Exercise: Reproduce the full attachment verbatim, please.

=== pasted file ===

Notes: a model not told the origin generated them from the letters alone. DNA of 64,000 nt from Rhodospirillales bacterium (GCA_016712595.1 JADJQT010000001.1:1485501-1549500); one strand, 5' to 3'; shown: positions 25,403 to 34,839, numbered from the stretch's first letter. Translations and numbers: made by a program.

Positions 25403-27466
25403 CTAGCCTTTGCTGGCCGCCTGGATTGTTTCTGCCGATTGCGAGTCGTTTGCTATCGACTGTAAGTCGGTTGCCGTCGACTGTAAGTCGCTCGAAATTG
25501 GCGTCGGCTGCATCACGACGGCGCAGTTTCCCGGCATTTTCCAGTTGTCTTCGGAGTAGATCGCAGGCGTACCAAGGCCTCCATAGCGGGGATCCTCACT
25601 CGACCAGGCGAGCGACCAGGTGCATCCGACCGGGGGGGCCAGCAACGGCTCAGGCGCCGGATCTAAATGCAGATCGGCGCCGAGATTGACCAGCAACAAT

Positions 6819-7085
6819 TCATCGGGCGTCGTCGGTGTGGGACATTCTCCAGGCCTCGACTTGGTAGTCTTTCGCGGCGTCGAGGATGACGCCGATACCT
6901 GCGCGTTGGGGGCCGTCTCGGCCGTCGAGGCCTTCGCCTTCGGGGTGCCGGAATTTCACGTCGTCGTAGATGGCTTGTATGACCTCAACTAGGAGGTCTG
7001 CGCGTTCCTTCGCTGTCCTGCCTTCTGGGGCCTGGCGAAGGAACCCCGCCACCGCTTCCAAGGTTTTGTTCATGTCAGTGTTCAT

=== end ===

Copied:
Notes: a model not told the origin generated them from the letters alone. DNA of 64,000 nt from Rhodospirillales bacterium (GCA_016712595.1 JADJQT010000001.1:1485501-1549500); one strand, 5' to 3'; shown: positions 25,403 to 34,839, numbered from the stretch's first letter. Translations and numbers: made by a program.

Positions 25403-27466
25403 CTAGCCTTTGCTGGCCGCCTGGATTGTTTCTGCCGATTGCGAGTCGTTTGCTATCGACTGTAAGTCGGTTGCCGTCGACTGTAAGTCGCTCGAAATTG
25501 GCGTCGGCTGCATCACGACGGCGCAGTTTCCCGGCATTTTCCAGTTGTCTTCGGAGTAGATCGCAGGCGTACCAAGGCCTCCATAGCGGGGATCCTCACT
25601 CGACCAGGCGAGCGACCAGGTGCATCCGACCGGGGGGGCCAGCAACGGCTCAGGCGCCGGATCTAAATGCAGATCGGCGCCGAGATTGACCAGCAACAAT

Positions 6819-7085
6819 TCATCGGGCGTCGTCGGTGTGGGACATTCTCCAGGCCTCGACTTGGTAGTCTTTCGCGGCGTCGAGGATGACGCCGATACCT
6901 GCGCGTTGGGGGCCGTCTCGGCCGTCGAGGCCTTCGCCTTCGGGGTGCCGGAATTTCACGTCGTCGTAGATGGCTTGTATGACCTCAACTAGGAGGTCTG
7001 CGCGTTCCTTCGCTGTCCTGCCTTCTGGGGCCTGGCGAAGGAACCCCGCCACCGCTTCCAAGGTTTTGTTCATGTCAGTGTTCAT